In connection with its application to technoscience, axiology is finding again a rather broad circulation, not in the sense of a technically robust version of the philosophical theory of values, but in the more colloquial sense of a discourse concerned with values, a sense that is often better expressed in the forms of the adjective "axiological" or the adverb "axiologically" that do not strictly refer to a precise discipline. However, an in-depth discussion on values, their ontology, their logical relations, and their possible coordination is having an important revival, in particular in relation to science and technology, especially because one cannot escape the problem of making compatible the mutual respect of all such values. This discussion has given rise to certain technically-elaborated proposals, such as that of making use of the conceptual and formal tools of general systems theory (Agazzi 2004), or of a logical interpretation of values as non-saturated functions similar to the Fregean predicates (Echeverrìa 2002). This means that an axiology conceived as a rigorous theory of values, sensitive to applications to concrete issues, is among the intellectual needs of the twenty-first century, especially because this is deeply influenced by the presence of advanced science and technology.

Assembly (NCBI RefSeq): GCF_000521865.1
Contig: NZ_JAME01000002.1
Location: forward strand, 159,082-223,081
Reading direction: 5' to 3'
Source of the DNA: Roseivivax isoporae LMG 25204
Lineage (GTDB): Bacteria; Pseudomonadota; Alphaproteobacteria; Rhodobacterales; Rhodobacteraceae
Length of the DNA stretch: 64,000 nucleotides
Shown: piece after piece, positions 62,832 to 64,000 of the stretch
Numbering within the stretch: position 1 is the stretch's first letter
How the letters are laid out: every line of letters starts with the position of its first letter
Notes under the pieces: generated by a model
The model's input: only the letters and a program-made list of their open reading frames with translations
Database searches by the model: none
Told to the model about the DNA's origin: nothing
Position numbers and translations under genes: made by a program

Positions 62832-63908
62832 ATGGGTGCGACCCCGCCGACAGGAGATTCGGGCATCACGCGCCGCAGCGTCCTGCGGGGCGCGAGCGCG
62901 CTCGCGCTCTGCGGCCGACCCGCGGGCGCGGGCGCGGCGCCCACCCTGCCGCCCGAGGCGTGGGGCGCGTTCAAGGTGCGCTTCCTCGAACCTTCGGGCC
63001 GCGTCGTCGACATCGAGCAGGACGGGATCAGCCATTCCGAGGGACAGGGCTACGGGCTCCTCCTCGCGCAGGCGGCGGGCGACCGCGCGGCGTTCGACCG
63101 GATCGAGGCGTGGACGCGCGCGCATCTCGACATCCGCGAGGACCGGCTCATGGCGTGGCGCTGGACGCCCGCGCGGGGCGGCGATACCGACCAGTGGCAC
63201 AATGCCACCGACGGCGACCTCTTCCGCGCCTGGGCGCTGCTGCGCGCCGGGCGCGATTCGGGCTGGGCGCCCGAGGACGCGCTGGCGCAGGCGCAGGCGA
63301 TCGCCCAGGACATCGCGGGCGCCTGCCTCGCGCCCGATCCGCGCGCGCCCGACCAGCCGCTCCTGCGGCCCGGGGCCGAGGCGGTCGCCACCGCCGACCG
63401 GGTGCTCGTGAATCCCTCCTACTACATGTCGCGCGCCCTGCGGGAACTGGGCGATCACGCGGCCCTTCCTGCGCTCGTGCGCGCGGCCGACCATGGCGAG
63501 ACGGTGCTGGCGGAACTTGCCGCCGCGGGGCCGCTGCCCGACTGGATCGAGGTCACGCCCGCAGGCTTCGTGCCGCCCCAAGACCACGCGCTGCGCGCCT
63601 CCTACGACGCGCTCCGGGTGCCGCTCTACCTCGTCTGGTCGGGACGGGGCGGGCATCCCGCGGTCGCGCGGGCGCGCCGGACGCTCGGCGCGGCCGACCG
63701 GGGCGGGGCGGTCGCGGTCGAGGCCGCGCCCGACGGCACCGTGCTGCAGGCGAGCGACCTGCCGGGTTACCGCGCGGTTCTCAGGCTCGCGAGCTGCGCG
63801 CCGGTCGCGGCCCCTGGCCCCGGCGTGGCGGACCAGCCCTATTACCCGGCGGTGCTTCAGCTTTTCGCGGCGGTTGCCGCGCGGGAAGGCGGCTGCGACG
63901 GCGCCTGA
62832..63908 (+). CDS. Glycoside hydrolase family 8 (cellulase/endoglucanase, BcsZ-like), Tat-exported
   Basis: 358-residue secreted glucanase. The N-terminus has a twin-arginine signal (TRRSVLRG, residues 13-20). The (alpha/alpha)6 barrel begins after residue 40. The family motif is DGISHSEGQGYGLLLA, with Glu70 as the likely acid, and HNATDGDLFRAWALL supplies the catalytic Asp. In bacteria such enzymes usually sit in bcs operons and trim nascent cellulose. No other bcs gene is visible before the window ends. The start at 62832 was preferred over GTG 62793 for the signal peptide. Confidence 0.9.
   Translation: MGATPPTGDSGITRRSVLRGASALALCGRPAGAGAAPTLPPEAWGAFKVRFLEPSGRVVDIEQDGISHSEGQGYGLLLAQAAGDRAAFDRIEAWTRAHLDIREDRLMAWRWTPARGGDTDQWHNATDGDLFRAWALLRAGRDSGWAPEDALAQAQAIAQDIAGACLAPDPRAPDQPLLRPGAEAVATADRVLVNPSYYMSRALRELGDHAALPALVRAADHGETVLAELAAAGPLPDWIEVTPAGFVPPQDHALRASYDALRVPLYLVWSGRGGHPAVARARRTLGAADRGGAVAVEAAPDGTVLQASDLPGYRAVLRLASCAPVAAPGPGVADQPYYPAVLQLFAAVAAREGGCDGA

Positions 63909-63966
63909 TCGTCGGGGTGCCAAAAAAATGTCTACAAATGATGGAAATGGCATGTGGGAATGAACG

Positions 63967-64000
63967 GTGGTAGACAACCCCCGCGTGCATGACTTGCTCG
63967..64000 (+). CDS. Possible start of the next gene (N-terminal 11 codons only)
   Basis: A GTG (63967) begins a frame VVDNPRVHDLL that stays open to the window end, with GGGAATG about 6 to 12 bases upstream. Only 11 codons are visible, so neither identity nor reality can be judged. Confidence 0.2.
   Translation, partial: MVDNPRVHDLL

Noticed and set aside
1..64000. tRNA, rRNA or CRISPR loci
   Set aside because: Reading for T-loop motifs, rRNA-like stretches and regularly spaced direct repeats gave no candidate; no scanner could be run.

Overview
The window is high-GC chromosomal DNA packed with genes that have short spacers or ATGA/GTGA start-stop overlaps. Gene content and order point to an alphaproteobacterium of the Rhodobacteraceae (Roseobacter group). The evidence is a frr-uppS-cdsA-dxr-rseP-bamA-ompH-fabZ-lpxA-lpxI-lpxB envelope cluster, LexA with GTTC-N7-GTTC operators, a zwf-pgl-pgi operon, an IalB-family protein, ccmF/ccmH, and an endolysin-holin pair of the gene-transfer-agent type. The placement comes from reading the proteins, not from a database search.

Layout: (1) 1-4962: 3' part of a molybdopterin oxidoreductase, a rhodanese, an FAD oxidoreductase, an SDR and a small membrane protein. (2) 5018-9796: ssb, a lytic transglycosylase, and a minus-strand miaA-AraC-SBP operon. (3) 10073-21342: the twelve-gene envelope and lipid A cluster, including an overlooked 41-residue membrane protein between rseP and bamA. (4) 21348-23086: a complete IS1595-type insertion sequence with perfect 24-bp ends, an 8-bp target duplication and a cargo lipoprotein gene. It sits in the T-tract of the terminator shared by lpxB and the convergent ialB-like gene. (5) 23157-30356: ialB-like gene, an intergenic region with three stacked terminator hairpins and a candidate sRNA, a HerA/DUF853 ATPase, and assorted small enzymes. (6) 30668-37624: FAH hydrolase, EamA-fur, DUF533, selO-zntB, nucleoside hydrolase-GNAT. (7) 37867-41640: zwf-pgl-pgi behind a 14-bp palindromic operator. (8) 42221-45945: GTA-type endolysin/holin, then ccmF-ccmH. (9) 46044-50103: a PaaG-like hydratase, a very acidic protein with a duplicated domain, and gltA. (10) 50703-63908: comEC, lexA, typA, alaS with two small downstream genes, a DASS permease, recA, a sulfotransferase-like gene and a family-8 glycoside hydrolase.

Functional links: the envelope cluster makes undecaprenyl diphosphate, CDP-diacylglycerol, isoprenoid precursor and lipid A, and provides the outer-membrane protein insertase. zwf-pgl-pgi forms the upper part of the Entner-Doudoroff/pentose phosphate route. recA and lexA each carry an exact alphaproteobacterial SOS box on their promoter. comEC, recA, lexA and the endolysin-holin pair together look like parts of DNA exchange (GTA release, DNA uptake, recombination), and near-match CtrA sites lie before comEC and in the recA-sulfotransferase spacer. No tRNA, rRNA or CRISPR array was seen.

Agazzi, Evandro. (2004). Right, Wrong, and Science. Amsterdam and New York: Rodopi.
Echeverrìa, Javier. (2002). Ciencia y valores. Barcelona: Destino.
Husserl, Edmund. (1969). Formal and Transcendental Logic, trans. D. Caims. The Hague, Netherlands: Nijhoff.
Lapie, Paul. (1902). Logique de la volonté. Paris: Alcan.
Laudan, Larry. (1984). Science and Values. Los Angeles: California University Press.
McMullin, Ernan. (1983). "Values in Science." Proceedings of the Philosophy of Science Association 2: 3–26.
Proctor, Robert. (1991). Value Free Science? Cambridge, MA: Harvard University Press.
Putnam Hilary. (1981). Reason, Truth, and History. Cambridge, UK: Cambridge University Press.
Scheler, Max. (1973). Formalism in Ethics and Non-Formal Ethics of Values. Evanston, IL: Northwestern University Press.
Urban, Wilbur Marshall. (1909). Valuation. London: Sonnenschein; New York: Macmillan.
von Hartmann, Eduard. (1908). Grundriss der Axiologie. Bad Sachsa: Hermann Haacke.
Weber, Max. (1949). The Methodology of the Social Sciences. Glencoe, IL: Free Press.
Weber, Max. (1978). Selections in Translation. Cambridge, UK: Cambridge University Press.